Churning through countless domestic phone calls is one thing – that has very real constitutional implications. It may be a similar thing with doing that in Spain or other countries in Europe and the Middle East, though the constitutional questions are very different. But please, please spare me the shock and surprise that the US spies on foreign leaders, even allies, even close allies. These countries spy on our leaders too. The only real exception is within the special club of the US, UK, Canada, Australia and New Zealand where, for a variety of historical reasons, a pretty different set of rules and integration apply.
Now, as a domestic political matter, I totally understand why these European leaders are freaked. It’s a big problem for them domestically when it’s laid out so baldly in front of everyone. Beyond national security issues, this will likely take a real economic toll on the US. So I’m not surprised at the reaction. I don’t begrudge it. But the tenor of the reporting in the US is frankly bizarre, either totally tendentious or wildly naive.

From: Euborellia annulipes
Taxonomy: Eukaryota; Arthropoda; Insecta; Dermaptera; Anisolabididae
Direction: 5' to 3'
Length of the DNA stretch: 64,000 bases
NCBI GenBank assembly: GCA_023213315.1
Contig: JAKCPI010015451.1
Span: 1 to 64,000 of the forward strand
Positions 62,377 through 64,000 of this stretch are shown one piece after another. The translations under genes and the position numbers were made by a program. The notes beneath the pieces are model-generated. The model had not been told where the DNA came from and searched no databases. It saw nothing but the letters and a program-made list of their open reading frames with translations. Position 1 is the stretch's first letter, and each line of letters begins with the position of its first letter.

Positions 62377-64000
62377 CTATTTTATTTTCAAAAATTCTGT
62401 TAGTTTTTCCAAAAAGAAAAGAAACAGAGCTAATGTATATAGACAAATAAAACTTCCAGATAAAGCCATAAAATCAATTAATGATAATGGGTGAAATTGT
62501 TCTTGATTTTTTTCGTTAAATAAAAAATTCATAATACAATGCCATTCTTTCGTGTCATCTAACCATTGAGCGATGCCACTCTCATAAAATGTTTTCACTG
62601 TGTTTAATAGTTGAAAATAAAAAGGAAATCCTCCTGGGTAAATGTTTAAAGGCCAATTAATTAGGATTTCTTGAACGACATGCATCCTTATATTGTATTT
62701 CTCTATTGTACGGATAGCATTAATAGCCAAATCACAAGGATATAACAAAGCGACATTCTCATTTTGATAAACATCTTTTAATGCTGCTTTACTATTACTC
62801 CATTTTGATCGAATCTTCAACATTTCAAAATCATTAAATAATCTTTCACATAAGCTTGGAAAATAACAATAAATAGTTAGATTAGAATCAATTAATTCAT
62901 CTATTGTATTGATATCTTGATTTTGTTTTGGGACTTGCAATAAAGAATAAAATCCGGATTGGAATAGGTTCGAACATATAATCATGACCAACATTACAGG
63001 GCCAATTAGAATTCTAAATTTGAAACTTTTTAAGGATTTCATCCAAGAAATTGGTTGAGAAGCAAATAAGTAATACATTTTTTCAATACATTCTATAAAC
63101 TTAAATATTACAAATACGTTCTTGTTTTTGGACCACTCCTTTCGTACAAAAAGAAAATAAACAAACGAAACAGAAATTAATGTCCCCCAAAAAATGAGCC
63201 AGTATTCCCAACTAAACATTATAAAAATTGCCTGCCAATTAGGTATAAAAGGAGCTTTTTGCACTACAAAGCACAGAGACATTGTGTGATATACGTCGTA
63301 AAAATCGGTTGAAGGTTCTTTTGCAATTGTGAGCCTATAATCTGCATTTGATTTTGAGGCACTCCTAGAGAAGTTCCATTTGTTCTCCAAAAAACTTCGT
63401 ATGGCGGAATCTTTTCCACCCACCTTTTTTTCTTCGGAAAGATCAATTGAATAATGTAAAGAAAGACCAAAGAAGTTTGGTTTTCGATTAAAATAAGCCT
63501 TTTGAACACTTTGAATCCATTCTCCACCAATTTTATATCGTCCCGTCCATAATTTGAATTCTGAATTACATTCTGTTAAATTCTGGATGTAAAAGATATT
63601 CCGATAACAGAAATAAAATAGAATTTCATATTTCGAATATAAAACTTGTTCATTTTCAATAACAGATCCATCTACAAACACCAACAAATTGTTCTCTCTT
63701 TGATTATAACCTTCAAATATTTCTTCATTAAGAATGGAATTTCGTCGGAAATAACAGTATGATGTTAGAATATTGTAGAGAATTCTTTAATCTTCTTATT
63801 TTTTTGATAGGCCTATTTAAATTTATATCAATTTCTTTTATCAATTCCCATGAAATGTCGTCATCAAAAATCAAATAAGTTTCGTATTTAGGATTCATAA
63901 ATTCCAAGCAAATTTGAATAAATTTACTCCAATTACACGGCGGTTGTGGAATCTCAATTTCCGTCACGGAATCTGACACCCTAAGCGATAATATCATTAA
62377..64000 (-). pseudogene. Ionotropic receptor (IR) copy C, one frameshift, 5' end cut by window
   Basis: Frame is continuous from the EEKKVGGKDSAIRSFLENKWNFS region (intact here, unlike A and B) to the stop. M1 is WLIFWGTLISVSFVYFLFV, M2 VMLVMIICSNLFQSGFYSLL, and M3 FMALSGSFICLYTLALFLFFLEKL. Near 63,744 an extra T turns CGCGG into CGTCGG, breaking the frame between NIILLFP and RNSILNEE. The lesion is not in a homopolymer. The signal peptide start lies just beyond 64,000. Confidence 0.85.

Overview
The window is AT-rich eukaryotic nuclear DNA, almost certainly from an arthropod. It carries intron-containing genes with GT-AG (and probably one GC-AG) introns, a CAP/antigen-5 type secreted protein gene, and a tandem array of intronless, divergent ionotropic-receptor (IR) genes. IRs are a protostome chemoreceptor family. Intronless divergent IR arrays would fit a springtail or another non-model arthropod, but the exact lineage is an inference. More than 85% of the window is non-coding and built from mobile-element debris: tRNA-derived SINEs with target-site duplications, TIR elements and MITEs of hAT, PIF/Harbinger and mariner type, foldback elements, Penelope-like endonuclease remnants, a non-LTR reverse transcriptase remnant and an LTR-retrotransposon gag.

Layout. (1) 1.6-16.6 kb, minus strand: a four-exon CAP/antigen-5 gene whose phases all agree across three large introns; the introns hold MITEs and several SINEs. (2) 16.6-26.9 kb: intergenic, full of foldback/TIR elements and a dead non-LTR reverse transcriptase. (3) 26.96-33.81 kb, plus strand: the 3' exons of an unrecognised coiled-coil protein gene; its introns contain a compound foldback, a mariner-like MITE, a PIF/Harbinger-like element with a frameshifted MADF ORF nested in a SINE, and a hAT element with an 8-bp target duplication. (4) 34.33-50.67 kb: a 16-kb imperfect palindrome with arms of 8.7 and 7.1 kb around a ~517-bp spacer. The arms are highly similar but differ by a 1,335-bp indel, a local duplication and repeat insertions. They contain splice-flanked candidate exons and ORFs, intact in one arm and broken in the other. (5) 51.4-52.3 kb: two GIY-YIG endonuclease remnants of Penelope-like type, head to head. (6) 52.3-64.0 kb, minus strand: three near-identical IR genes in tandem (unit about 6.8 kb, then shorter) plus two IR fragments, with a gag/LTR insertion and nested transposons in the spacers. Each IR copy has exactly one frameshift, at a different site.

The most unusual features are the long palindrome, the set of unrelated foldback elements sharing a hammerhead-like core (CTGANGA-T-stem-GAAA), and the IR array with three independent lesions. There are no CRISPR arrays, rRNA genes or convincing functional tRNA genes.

What I do think is illustrative about this is that the reaction would have been very different in the 1970s or even 1990s. The US simply no longer has the global dominance in economic or political terms that it did in the past. And the nature of the reactions is a good barometer of that change. But again, please. This is what signals intelligence agencies are designed to do.